Chase showed us video last night of Detroit News columnist Rob Parker asking Lions head coach Rod Marinelli if he wished his "daughter had married a better defensive coordinator" (Joe Barry is the Lions defensive coordinator, and he's married to Marinelli's daughter).
Parker was pasted by everyone on the FOX panel for the seemingly personal, tacky, and mean-spirited question. So it's only fair that he gets a chance to defend himself, and he happens to have a platform to do so. He wrote about it in this morning's Detroit News.
Apparently, the problem is that no one understands the relationship that Parker has with Marinelli, which is based on a deep mutual respect. Here are some snippets from the column.
Rod Marinelli and I have a different relationship.
On the surface, you might think it's adversarial. He hates me and I hate him. In reality, it's one built on mutual respect.
I respect what Marinelli is trying to accomplish as Lions coach, and he respects what I do as a sports columnist -- ask questions, tough ones, to get at the root of his team's woes.
Sunday, with my attempt at humor, I was trying to get Marinelli to lighten up, have some fun after a rough day.
Who knows, Marinelli, a straight shooter who never goes off script, might actually have given us a funny quote.
He didn't. My attempt failed.
And because of that, my attempt at humor may have seemed slighted, cruel, and even insensitive.
For that, I apologize.
Oh, it was an attempt at humor. I didn't realize that. With the way that Parker has absolutely hammered Marinelli all-season long, I think anyone could be forgiven if they didn't realize that Parker suddenly morphed into Dom Irrera.
The textbook non-apology should be noted, too. He apologizes, not for what he said, but for how it seemed. See, it's your fault for taking it the wrong way.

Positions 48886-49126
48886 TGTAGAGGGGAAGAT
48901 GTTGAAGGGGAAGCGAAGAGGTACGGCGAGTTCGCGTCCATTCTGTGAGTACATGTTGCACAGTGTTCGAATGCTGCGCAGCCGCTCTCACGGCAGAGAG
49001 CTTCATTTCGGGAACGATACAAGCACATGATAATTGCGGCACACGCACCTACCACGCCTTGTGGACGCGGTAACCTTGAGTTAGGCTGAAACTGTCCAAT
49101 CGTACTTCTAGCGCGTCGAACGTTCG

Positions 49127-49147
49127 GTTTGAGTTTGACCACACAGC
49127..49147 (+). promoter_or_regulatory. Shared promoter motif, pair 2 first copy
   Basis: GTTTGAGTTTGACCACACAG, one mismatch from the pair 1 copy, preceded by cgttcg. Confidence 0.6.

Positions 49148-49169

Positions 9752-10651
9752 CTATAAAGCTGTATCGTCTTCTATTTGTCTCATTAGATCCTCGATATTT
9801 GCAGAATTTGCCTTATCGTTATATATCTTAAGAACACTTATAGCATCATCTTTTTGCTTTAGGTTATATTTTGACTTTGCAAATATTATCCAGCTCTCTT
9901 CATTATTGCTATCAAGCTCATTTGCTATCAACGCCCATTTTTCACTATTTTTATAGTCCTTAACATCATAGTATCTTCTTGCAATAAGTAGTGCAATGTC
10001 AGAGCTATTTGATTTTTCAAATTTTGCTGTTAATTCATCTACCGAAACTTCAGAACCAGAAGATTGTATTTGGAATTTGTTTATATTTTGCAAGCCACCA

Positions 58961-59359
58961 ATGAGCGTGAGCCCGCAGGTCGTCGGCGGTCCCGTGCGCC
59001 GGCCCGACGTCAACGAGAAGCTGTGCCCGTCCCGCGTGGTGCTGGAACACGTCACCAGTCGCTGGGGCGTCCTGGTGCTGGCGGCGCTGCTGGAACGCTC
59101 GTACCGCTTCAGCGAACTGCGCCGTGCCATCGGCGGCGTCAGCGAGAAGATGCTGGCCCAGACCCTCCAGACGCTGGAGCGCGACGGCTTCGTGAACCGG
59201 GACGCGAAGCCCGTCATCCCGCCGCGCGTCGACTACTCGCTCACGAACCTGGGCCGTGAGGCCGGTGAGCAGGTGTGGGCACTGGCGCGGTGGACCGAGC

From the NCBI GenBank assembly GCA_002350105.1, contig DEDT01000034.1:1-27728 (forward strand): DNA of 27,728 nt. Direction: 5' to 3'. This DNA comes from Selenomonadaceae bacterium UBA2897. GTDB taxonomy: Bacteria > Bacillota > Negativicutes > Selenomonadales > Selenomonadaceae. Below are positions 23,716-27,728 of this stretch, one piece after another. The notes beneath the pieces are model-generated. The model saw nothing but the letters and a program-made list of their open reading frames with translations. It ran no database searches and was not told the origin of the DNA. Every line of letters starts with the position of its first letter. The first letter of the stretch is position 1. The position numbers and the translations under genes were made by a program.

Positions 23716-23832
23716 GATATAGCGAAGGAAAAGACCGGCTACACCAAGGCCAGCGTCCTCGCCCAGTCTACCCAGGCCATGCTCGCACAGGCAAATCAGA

The Lions hung in against the Colts, and I wasn't just going to make a scene with hard questions just to make a scene. I'm not that kind of reporter. I want Marinelli to open up and share his thoughts.
But there's more to our relationship.
Marinelli has gone out of his way several times to offer words of encouragement. A month or so ago, he called me on my cell phone and told me I was one of the best at asking questions and that I shouldn't change because I hit a bump in the road.
It told me about the respect he has for me. I believe he knows I respect him as well.
Here's one thing we've all learned about Rod Marinelli this year: He always, always takes the high road. The guy's not an idiot. It's not like he hasn't noticed that he has some bad players. But as long as his team is trying, he's not going to bury them in the media. He's not going to call anyone out.
About a million times this year, it would've been easy and understandable for Rod Marinelli to take the podium and say some player made a dumb play, or someone cost them a game. But he won't do it.
Yesterday, he had a perfect opportunity to call out a columnist who's been pretty hard on him all year, and again, he didn't do it. He ignored it and moved on. Maybe it was because of the respect he has for the guy. Or maybe it was just because he always, always takes the high road.